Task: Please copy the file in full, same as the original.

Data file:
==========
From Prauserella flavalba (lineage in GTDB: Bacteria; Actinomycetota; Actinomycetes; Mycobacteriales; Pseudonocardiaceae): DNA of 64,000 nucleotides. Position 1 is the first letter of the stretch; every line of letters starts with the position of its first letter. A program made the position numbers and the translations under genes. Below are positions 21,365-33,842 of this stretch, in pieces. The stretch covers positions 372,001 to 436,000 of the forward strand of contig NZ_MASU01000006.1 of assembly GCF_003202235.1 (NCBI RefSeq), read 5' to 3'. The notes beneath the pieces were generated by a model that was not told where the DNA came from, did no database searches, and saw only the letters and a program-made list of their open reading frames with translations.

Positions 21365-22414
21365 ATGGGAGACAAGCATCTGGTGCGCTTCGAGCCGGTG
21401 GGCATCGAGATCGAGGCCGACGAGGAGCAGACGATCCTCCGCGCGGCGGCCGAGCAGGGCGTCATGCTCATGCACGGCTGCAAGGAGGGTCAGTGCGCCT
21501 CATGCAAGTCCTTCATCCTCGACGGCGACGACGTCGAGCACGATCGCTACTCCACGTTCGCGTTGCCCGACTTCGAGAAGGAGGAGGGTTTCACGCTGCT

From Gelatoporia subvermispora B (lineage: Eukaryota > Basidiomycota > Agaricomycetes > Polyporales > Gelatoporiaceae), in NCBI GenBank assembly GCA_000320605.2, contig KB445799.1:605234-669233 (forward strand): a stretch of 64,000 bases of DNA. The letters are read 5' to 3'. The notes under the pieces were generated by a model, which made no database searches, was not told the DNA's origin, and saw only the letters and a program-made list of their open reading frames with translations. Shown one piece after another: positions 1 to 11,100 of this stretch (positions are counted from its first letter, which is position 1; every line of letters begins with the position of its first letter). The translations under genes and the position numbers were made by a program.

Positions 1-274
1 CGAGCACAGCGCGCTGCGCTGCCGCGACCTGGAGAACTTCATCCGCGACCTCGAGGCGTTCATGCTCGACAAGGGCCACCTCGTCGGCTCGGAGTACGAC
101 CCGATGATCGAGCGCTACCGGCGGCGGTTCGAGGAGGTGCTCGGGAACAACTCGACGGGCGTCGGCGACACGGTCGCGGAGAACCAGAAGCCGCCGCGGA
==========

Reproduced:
From Prauserella flavalba (lineage in GTDB: Bacteria; Actinomycetota; Actinomycetes; Mycobacteriales; Pseudonocardiaceae): DNA of 64,000 nucleotides. Position 1 is the first letter of the stretch; every line of letters starts with the position of its first letter. A program made the position numbers and the translations under genes. Below are positions 21,365-33,842 of this stretch, in pieces. The stretch covers positions 372,001 to 436,000 of the forward strand of contig NZ_MASU01000006.1 of assembly GCF_003202235.1 (NCBI RefSeq), read 5' to 3'. The notes beneath the pieces were generated by a model that was not told where the DNA came from, did no database searches, and saw only the letters and a program-made list of their open reading frames with translations.

Positions 21365-22414
21365 ATGGGAGACAAGCATCTGGTGCGCTTCGAGCCGGTG
21401 GGCATCGAGATCGAGGCCGACGAGGAGCAGACGATCCTCCGCGCGGCGGCCGAGCAGGGCGTCATGCTCATGCACGGCTGCAAGGAGGGTCAGTGCGCCT
21501 CATGCAAGTCCTTCATCCTCGACGGCGACGACGTCGAGCACGATCGCTACTCCACGTTCGCGTTGCCCGACTTCGAGAAGGAGGAGGGTTTCACGCTGCT

From Gelatoporia subvermispora B (lineage: Eukaryota > Basidiomycota > Agaricomycetes > Polyporales > Gelatoporiaceae), in NCBI GenBank assembly GCA_000320605.2, contig KB445799.1:605234-669233 (forward strand): a stretch of 64,000 bases of DNA. The letters are read 5' to 3'. The notes under the pieces were generated by a model, which made no database searches, was not told the DNA's origin, and saw only the letters and a program-made list of their open reading frames with translations. Shown one piece after another: positions 1 to 11,100 of this stretch (positions are counted from its first letter, which is position 1; every line of letters begins with the position of its first letter). The translations under genes and the position numbers were made by a program.

Positions 1-274
1 CGAGCACAGCGCGCTGCGCTGCCGCGACCTGGAGAACTTCATCCGCGACCTCGAGGCGTTCATGCTCGACAAGGGCCACCTCGTCGGCTCGGAGTACGAC
101 CCGATGATCGAGCGCTACCGGCGGCGGTTCGAGGAGGTGCTCGGGAACAACTCGACGGGCGTCGGCGACACGGTCGCGGAGAACCAGAAGCCGCCGCGGA